The first anomaly data from the MODVOLC thermal alerts system that was likely associated with the October 2015 eruption appeared on 2 November 2015 in the area N of Barujari cone where the lava flow was reported. Thermally anomalous pixels were recorded on 20 days through 29 November 2015. The MIROVA (Middle InfraRed Observation of Volcanic Activity) system shows a spike in radiative power in late October, and then records a rapid decline and cessation in the first few days of December 2015 (figure 25).

Figure (see Caption) Figure 25. MIROVA (Middle InfraRed Observation of Volcanic Activity) system graph of Log Radiative Power of heat flow from Rinjani between 13 October 2015 and 12 October 2016, showing high levels of radiative power beginning in late October that end around 1 December 2015. Courtesy of MIROVA.

Images captured by the OMI instrument on the Aura satellite show the SO2 emissions associated with the eruption. An SO2 anomaly was first captured on 3 November 2015. The strongest, on 8 November (figure 26), measured a mass of 1.190 kilotons of SO2. The last emission clearly associated with Rinjani was acquired on 15 November 2015.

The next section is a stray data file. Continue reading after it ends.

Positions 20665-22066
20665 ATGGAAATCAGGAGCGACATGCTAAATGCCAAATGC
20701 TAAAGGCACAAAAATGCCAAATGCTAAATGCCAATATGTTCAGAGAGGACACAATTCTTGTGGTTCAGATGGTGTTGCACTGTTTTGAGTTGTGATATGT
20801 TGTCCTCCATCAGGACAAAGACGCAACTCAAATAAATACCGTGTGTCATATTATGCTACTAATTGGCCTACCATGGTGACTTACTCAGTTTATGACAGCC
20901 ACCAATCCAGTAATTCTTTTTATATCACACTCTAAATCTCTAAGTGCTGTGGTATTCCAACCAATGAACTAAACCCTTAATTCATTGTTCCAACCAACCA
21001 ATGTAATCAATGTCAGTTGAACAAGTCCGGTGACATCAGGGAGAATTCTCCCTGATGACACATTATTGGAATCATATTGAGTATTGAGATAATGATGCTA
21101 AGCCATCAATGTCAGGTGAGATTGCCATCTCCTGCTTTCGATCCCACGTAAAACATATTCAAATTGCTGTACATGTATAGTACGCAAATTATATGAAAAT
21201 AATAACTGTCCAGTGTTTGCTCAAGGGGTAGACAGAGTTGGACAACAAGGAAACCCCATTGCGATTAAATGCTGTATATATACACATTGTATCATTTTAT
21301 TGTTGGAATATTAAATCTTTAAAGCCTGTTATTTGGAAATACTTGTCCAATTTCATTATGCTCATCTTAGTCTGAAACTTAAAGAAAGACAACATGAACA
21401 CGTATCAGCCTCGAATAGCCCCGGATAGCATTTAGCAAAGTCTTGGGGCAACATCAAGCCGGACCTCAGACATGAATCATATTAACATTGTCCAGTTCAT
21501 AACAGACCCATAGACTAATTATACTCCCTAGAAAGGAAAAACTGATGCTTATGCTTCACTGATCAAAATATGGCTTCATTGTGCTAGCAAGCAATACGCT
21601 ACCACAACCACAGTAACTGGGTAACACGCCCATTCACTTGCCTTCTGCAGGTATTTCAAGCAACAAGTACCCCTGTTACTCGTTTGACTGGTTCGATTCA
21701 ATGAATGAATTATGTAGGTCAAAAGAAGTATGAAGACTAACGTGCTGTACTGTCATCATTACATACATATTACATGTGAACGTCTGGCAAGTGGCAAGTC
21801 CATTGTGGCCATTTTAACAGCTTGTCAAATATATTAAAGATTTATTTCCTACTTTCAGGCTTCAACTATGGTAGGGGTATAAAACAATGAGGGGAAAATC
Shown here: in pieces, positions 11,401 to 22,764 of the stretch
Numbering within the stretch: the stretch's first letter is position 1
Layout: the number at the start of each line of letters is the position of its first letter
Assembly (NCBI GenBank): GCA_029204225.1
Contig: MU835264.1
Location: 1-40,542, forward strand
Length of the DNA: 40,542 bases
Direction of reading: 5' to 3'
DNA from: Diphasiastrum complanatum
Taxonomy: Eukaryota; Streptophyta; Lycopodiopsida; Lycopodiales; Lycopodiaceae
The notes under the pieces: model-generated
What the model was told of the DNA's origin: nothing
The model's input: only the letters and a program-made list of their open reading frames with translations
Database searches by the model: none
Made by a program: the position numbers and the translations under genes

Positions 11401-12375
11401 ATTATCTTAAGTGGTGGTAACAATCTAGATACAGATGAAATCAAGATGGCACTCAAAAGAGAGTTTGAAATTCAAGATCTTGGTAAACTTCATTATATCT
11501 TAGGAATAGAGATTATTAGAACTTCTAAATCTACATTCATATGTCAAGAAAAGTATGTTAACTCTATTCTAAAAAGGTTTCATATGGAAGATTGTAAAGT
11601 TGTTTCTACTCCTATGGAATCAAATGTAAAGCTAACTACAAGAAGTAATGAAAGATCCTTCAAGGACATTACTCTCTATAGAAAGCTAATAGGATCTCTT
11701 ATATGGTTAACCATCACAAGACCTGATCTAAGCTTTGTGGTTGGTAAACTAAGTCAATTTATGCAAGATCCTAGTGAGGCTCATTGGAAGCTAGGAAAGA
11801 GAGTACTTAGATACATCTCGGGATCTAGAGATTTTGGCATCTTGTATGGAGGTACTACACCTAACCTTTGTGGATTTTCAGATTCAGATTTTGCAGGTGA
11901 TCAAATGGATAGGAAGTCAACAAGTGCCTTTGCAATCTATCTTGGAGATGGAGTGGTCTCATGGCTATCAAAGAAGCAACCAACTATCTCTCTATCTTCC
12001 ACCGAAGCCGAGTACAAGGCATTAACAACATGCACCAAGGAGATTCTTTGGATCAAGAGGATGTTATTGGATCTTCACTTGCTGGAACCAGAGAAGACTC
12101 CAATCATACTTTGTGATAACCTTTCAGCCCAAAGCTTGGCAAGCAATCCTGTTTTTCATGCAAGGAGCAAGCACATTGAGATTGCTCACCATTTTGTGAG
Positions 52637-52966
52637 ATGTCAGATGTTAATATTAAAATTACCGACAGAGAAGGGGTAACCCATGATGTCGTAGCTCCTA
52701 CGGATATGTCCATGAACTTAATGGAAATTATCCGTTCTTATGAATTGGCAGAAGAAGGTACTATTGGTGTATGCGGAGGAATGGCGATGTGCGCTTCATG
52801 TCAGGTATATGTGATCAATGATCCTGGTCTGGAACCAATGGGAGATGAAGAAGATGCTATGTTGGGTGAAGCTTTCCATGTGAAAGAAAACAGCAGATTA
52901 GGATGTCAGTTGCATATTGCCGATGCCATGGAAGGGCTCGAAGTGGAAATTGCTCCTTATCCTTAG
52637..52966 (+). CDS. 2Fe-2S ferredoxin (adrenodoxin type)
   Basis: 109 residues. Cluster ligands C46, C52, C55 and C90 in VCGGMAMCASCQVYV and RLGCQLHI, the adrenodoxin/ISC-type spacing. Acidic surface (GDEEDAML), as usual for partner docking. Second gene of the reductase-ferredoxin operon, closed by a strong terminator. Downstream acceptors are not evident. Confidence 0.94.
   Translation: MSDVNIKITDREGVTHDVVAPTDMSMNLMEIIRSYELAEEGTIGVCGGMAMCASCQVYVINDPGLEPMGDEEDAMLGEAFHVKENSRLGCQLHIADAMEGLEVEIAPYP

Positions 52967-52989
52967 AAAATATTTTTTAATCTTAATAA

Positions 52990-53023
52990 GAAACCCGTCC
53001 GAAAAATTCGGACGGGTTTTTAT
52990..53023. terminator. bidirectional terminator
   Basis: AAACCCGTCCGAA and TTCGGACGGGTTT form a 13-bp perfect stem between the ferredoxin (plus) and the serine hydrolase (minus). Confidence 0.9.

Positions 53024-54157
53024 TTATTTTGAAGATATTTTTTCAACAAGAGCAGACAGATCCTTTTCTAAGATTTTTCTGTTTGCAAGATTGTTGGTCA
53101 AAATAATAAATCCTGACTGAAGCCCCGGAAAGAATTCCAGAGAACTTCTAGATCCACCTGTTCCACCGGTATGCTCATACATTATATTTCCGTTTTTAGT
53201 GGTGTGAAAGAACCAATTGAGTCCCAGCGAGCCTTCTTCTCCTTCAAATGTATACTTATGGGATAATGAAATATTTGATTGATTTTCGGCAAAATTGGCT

Figure (see Caption) Figure 26. Aura/OMI SO2 emission data acquired 8 November 2015 for Rinjani. SO2 mass: 1.190 kilotons; Area: 32422 km2; SO2 max: 5.05 DU at Ion: 116.34 lat: -8.54; 0547 UTC. Images of emissions were captured several times between 3 and 15 November 2015. Courtesy of NASA Goddard Space Flight Center.